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'Everybody Knows' Marries Far-Flung Talent To A Story About A Wedding Gone Wrong


An Oscar-winning director from Iran, stars from Spain and Argentina - critic Bob Mondello says the new movie "Everybody Knows" marries far-flung talent with a story about a wedding gone wrong.

BOB MONDELLO, BYLINE: The first images are of pigeons stirring up dust inside a church belfry as a giant clock's mechanism whirs and huge church bells chime the hour. The clock overlooks the central square of a Spanish town that's about to celebrate a wedding, a big one. The daughter of its richest family is marrying, and her far-flung tribe has begun to gather.

The bride's sister, Laura, has flown here from Argentina with her rebellious daughter, Irene, who almost immediately hops on the motorcycle of a cute boy from town. That boy turns out to be the nephew of Paco, a handsome lug who used to work for the family and who now owns part of the vineyard he once labored in. There are deeper connections, too, as Irene discovers when she and her new boyfriend sneak off to the belfry as the wedding is just getting started.


UNIDENTIFIED ACTOR #1: (As character, speaking Spanish).

MONDELLO: She spots some initials carved into the wall. Who is that L, she wonders.


SERGIO CASTELLANOS: (As Felipe, speaking Spanish).

MONDELLO: "Your mother," he says.


CARLA CAMPRA: (As Irene, speaking Spanish).

CASTELLANOS: (As Felipe, speaking Spanish).

MONDELLO: And the P is Paco.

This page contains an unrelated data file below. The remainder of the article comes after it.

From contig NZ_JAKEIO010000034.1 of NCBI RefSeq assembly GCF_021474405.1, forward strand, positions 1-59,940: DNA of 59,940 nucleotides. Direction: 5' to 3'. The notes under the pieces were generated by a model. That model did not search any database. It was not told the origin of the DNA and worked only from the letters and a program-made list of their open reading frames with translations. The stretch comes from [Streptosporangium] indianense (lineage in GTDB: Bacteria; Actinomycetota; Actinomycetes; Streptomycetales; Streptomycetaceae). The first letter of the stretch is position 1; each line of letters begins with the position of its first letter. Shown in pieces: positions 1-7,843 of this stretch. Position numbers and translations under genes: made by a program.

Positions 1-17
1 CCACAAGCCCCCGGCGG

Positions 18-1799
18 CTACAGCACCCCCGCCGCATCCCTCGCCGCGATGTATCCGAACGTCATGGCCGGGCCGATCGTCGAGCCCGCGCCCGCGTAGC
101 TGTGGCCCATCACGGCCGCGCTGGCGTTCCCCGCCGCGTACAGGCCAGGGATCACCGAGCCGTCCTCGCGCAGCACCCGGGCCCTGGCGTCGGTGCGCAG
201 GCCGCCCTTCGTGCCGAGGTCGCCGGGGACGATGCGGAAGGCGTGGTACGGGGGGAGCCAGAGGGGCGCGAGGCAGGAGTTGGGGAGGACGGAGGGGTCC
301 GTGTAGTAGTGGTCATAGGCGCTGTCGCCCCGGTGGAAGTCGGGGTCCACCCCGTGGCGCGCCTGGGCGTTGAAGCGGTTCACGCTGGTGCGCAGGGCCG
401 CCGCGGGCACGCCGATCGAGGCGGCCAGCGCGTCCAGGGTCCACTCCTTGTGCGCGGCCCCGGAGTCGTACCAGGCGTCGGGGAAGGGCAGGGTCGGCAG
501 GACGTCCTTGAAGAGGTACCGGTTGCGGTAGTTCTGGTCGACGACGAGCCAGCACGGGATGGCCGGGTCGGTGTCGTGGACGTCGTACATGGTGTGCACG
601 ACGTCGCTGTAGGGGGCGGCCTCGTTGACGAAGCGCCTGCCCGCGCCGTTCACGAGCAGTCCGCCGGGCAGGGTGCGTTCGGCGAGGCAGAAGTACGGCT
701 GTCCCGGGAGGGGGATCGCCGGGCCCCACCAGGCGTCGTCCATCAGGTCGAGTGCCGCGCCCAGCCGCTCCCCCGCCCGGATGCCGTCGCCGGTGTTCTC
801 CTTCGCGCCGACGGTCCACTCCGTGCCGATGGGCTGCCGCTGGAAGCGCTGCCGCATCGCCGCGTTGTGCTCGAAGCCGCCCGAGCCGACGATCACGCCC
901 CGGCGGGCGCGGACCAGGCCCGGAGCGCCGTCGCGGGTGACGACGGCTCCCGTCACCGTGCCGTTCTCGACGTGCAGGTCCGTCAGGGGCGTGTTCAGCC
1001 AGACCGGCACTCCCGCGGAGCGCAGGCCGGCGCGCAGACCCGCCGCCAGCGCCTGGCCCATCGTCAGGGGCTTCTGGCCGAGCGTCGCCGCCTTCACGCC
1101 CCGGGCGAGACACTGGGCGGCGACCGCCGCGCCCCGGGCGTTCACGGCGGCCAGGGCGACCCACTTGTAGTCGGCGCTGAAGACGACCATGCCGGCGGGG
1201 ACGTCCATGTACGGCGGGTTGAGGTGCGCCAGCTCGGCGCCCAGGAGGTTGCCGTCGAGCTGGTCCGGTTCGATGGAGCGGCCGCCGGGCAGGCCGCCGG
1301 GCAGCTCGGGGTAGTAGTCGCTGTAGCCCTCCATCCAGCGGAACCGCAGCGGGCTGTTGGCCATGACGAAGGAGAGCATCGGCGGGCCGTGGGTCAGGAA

CAMPRA: (As Irene, speaking Spanish).

CASTELLANOS: (As Felipe, speaking Spanish).

MONDELLO: Everybody knows Laura and Paco were in love as teenagers. And as they're played by real-life spouses Penelope Cruz and Javier Bardem, it won't take anyone long to realize that there's still a spark there. But this is a movie from Asghar Farhadi, the guy who made the class-conscious Oscar winner "A Separation." So lots of other sparks are sparking - tensions between the town and the rich family, long-festering grudges. Farhadi's a master at showing how communities splinter along papered-over cracks. And this time he has the budget not just for stars but also for luxuriant images - twilit country landscapes, grapes fairly bursting in crates, a cake cutting illuminated by cellphones and candles when a power line is cut - no accident, as it happens - cover for a kidnapping...


UNIDENTIFIED ACTOR #2: (As character) Paco...

MONDELLO: ...That will leave the whole town suspect - grape pickers, wedding attendees, even the child's distraught father played by Argentina's Ricardo Darin.


RICARDO DARIN: (As Alejandro, speaking Spanish).

MONDELLO: The material is sudsy, the social commentary muted in "Everybody Knows," which makes it a departure for Farhadi. But if the director has been subtler elsewhere, there's something to be said for turning Javier Bardem, Penelope Cruz and Ricardo Darin loose with material that practically begs for scenery chewing. Near the film's end, two of the stars engage in one of world cinema's most emotionally complicated hugs, and you realize that the most engrossing thing about "Everybody Knows" is what everybody doesn't know for sure. I'm Bob Mondello. Transcript provided by NPR, Copyright NPR.

Bob Mondello
Bob Mondello, who jokes that he was a jinx at the beginning of his critical career — hired to write for every small paper that ever folded in Washington, just as it was about to collapse — saw that jinx broken in 1984 when he came to NPR.